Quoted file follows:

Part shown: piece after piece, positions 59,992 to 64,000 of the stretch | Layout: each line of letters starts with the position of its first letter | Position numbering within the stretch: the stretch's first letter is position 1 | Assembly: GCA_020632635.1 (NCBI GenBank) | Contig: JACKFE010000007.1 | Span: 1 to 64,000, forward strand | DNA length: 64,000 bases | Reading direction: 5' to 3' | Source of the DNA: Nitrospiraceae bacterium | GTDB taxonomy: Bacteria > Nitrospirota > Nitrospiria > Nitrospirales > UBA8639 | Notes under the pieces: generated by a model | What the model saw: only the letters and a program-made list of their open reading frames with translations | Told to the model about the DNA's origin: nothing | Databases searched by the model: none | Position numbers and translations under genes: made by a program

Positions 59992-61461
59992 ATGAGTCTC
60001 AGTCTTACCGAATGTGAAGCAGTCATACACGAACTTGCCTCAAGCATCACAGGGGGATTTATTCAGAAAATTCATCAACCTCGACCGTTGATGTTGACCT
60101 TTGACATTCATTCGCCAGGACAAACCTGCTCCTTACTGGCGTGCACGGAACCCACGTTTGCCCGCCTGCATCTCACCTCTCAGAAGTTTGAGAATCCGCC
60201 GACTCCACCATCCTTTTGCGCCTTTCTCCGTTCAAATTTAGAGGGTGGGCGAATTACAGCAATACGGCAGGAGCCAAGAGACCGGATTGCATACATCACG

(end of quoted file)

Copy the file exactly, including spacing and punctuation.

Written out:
Part shown: piece after piece, positions 59,992 to 64,000 of the stretch | Layout: each line of letters starts with the position of its first letter | Position numbering within the stretch: the stretch's first letter is position 1 | Assembly: GCA_020632635.1 (NCBI GenBank) | Contig: JACKFE010000007.1 | Span: 1 to 64,000, forward strand | DNA length: 64,000 bases | Reading direction: 5' to 3' | Source of the DNA: Nitrospiraceae bacterium | GTDB taxonomy: Bacteria > Nitrospirota > Nitrospiria > Nitrospirales > UBA8639 | Notes under the pieces: generated by a model | What the model saw: only the letters and a program-made list of their open reading frames with translations | Told to the model about the DNA's origin: nothing | Databases searched by the model: none | Position numbers and translations under genes: made by a program

Positions 59992-61461
59992 ATGAGTCTC
60001 AGTCTTACCGAATGTGAAGCAGTCATACACGAACTTGCCTCAAGCATCACAGGGGGATTTATTCAGAAAATTCATCAACCTCGACCGTTGATGTTGACCT
60101 TTGACATTCATTCGCCAGGACAAACCTGCTCCTTACTGGCGTGCACGGAACCCACGTTTGCCCGCCTGCATCTCACCTCTCAGAAGTTTGAGAATCCGCC
60201 GACTCCACCATCCTTTTGCGCCTTTCTCCGTTCAAATTTAGAGGGTGGGCGAATTACAGCAATACGGCAGGAGCCAAGAGACCGGATTGCATACATCACG